FITNET Trial: Effectiveness of internet-based CBT for CFS: an RCT (Nijhof et al, '12)

Dolphin

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Effectiveness of internet-based cognitive behavioural treatment for adolescents with chronic fatigue syndrome (FITNET): a randomised controlled trial

The Lancet, Early Online Publication, 1 March 2012 doi:10.1016/S0140-6736(12)60025-7

Dr Sanne L Nijhof MD a , Prof Gijs Bleijenberg PhD c, Cuno SPM Uiterwaal PhD b, Prof Jan LL Kimpen PhD a, Elise M van de Putte PhD a

Summary*

Background

Chronic fatigue syndrome is characterised by persistent fatigue and severe disability.

Cognitive behavioural therapy seems to be a promising treatment, but its availability is restricted.

We developed Fatigue In Teenagers on the interNET (FITNET), the first dedicated internet-based therapeutic program for adolescents with this disorder, and compared its effectiveness with that of usual care.

Methods

Adolescents aged 1218 years with chronic fatigue syndrome were assigned to FITNET or usual care in a 1:1 ratio at one tertiary treatment centre in the Netherlands by use of a computer-generated blocked randomisation allocation schedule.

The study was open label.

Primary outcomes were school attendance, fatigue severity, and physical functioning, and were assessed at 6 months with computerised questionnaires.

Analysis was by intention to treat.

Thereafter, all patients were offered FITNET if needed. This trial is registered, number ISRCTN59878666.

Findings

68 of 135 adolescents were assigned to FITNET and 67 to usual care, and 67 and 64, respectively, were analysed.

FITNET was significantly more effective than was usual care for all dichotomised primary outcomes at 6 monthsfull school attendance (50 [75%] vs 10 [16%], relative risk 48, 95% CI 2789; p<00001), absence of severe fatigue (57 [85%] vs 17 [27%], 32, 2149; p<00001), and normal physical functioning (52 [78%] vs 13 [20%], 38, 2363; p<00001).

No serious adverse events were reported.

Interpretation

FITNET offers a readily accessible and highly effective treatment for adolescents with chronic fatigue syndrome.

The results of this study justify implementation on a broader scale.

Funding

Netherlands Organisation for Health Research and Development.

http://www.lancet.com/journals/lancet/article/PIIS0140-6736(12)60025-7/fulltext
* I gave each sentence its own paragraph.

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Study protocol - free full text: http://www.biomedcentral.com/1471-2377/11/23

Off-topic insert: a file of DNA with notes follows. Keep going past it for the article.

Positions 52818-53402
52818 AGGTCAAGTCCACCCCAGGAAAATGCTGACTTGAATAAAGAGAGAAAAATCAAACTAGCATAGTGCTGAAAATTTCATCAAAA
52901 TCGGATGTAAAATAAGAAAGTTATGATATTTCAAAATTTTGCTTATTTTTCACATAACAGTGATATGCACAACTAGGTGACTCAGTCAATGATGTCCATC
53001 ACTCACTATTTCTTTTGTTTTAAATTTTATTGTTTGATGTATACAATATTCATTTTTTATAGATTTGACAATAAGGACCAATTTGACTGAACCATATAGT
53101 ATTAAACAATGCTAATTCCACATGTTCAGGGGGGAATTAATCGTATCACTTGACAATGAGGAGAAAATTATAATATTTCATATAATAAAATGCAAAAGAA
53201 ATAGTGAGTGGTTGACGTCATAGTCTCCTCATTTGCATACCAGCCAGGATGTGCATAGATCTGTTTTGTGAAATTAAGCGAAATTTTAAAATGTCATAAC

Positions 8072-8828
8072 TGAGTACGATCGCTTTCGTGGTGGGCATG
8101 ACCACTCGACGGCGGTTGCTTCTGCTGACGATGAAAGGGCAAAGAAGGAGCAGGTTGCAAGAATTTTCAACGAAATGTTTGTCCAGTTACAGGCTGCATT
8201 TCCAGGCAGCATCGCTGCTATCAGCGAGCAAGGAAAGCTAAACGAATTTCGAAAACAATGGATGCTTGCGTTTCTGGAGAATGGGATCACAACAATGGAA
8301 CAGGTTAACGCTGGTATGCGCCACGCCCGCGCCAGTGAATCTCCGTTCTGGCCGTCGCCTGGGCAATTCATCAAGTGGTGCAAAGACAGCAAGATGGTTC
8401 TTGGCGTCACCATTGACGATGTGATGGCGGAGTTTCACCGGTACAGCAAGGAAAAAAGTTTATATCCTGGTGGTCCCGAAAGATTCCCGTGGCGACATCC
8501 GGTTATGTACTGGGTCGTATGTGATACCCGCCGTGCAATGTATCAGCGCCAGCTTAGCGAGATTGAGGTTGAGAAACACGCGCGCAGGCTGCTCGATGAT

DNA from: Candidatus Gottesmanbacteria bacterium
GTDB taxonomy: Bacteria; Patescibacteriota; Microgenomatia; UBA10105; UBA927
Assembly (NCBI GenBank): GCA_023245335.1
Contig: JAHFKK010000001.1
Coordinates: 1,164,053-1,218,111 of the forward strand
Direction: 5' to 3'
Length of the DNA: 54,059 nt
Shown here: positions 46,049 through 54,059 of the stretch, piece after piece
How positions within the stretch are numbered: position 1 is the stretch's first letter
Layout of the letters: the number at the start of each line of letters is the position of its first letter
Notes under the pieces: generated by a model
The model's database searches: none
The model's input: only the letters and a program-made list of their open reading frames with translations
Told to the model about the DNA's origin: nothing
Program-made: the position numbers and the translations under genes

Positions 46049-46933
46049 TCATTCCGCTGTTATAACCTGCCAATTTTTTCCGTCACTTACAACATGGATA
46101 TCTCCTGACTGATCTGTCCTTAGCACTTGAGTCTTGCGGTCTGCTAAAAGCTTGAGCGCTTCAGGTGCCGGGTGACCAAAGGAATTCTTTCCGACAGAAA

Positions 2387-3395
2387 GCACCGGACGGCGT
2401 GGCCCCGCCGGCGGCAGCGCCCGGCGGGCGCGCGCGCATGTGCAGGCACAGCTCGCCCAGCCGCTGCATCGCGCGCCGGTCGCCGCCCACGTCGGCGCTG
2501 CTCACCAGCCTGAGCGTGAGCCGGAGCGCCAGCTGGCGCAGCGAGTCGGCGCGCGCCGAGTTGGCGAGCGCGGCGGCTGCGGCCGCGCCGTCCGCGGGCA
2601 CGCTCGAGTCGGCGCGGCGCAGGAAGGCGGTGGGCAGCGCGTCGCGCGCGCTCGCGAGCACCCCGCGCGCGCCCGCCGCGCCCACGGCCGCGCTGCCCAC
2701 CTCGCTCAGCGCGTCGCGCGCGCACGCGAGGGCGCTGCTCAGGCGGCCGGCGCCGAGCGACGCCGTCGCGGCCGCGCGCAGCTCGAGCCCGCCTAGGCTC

Fatigue In Teenagers on the interNET - The FITNET Trial. A randomized clinical trial of web-based cognitive behavioural therapy for adolescents with chronic fatigue syndrome: study protocol. [ISRCTN59878666]

Sanne L Nijhof1*, Gijs Bleijenberg2, Cuno SPM Uiterwaal3, Jan LL Kimpen1 and Elise M van de Putte1

* Corresponding author: Sanne L Nijhof s.l.nijhof@umcutrecht.nl

Author Affiliations
1 Department of Pediatrics, Wilhelmina Children's Hospital, University Medical Centre Utrecht, The Netherlands
2 Expert Centre for Chronic Fatigue, Radboud University Nijmegen Medical Centre, The Netherlands
3 Julius Centre for Health Sciences and Primary Care, University Medical Centre Utrecht, The Netherlands

BMC Neurology 2011, 11:23 doi:10.1186/1471-2377-11-23

The electronic version of this article is the complete one and can be found online at: http://www.biomedcentral.com/1471-2377/11/23

Received: 28 January 2011
Accepted: 19 February 2011
Published: 19 February 2011

Abstract

Background

Chronic Fatigue Syndrome (CFS) is increasingly recognized as a cause of disability and inactivity in adolescents in the Netherlands.

CFS is characterized by unexplained fatigue lasting more than 6 months.

Cognitive Behavioural Therapy (CBT) has proven to be effective.

However, CBT availability for adolescents with CFS is limited and requires special therapeutic skills not always readily available.

An alternative to the face-to-face CBT is FITNET, a web-based therapeutic program designed specifically for adolescents diagnosed with CFS, and their parents.

This new CBT approach appeals to the modern youth, who grow up with internet as their main source of information.

A web-based program offers the opportunity to lower thresholds for the acceptance and realization of healthcare.

This treatment can be activated at any chosen time.

The communication between patient and therapist can elapse asynchronously.

If effective, this web-based program would greatly increase the therapeutic accessibility.

Methods/Design

A randomized clinical trial is currently conducted.

One-hundred-forty adolescents aged 12-18 years diagnosed with CFS will be recruited and randomized to one of two groups: FITNET or usual care.

After 6 months, the usual care group will have access to the FITNET program.

Outcomes will be assessed at baseline, post intervention, and at 6 months follow-up.

Primary outcome measures are school presence, fatigue severity, and physical functioning.

Discussion

The FITNET study is the first randomized clinical trial which evaluates the effect of web-based CBT versus usual care in adolescents with CFS.

The intervention is based on a theoretical existing model of CBT for patients with CFS.

The results of this study will provide information about the possibility and efficacy of web-based CBT for adolescents with CFS and will reveal predictors of efficacy.

Trial registration
ISRCTN: ISRCTN59878666 and ClinicalTrials.gov: NCT00893438
* I gave each sentence its own paragraph.
 
No ME patients participated in this study.

I know this because I was among those asked to comment on the project proposal, several years ago. All our criticism was ignored and the project still received funding.